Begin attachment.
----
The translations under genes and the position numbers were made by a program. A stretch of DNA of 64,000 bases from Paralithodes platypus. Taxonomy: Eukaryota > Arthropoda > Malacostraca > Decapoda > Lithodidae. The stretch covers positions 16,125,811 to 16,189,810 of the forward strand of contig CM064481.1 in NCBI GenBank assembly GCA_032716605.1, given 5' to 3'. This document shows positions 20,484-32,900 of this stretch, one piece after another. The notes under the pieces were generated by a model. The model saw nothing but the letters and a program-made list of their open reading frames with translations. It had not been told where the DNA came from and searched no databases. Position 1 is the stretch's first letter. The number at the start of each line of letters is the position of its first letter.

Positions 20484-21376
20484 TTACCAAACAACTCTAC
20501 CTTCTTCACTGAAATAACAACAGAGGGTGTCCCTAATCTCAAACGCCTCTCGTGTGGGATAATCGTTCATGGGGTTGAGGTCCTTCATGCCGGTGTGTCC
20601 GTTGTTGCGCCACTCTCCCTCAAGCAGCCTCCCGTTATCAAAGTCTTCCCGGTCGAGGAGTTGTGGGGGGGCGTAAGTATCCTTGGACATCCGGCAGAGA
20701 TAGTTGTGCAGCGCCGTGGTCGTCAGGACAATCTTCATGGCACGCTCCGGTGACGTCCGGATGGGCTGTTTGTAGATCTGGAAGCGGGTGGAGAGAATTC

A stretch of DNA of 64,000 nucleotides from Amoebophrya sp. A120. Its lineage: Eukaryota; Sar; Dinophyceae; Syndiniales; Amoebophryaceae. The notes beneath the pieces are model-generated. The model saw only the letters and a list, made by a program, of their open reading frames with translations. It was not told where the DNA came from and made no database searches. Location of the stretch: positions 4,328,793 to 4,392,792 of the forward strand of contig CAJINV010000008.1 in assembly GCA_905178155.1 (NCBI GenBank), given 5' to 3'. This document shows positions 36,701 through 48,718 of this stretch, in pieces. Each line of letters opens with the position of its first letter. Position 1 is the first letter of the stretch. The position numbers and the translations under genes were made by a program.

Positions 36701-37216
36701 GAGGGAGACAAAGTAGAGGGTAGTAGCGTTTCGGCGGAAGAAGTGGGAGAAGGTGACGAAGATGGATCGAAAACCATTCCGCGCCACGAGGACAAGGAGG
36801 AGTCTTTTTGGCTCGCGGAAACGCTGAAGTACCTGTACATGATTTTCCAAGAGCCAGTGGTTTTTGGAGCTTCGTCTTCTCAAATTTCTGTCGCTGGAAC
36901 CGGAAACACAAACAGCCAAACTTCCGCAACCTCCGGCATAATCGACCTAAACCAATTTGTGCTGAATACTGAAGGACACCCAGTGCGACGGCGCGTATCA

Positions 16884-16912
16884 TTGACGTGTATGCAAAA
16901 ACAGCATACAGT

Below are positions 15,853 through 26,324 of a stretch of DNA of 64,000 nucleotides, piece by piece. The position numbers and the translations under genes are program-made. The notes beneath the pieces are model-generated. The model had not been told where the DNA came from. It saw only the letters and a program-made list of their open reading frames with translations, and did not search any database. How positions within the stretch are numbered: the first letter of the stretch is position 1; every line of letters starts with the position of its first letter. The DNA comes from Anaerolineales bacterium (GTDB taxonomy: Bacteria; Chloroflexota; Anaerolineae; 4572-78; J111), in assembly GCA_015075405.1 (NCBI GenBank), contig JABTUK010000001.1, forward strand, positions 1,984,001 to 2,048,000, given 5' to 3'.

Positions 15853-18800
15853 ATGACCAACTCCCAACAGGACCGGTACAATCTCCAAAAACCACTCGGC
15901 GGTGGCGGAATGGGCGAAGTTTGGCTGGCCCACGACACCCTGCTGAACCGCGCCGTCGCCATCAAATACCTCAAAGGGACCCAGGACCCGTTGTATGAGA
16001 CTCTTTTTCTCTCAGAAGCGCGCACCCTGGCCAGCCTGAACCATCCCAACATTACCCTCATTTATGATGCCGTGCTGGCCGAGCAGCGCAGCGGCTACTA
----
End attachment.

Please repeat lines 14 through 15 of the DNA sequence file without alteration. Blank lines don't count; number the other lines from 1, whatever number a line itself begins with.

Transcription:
16901 ACAGCATACAGT

Below are positions 15,853 through 26,324 of a stretch of DNA of 64,000 nucleotides, piece by piece. The position numbers and the translations under genes are program-made. The notes beneath the pieces are model-generated. The model had not been told where the DNA came from. It saw only the letters and a program-made list of their open reading frames with translations, and did not search any database. How positions within the stretch are numbered: the first letter of the stretch is position 1; every line of letters starts with the position of its first letter. The DNA comes from Anaerolineales bacterium (GTDB taxonomy: Bacteria; Chloroflexota; Anaerolineae; 4572-78; J111), in assembly GCA_015075405.1 (NCBI GenBank), contig JABTUK010000001.1, forward strand, positions 1,984,001 to 2,048,000, given 5' to 3'.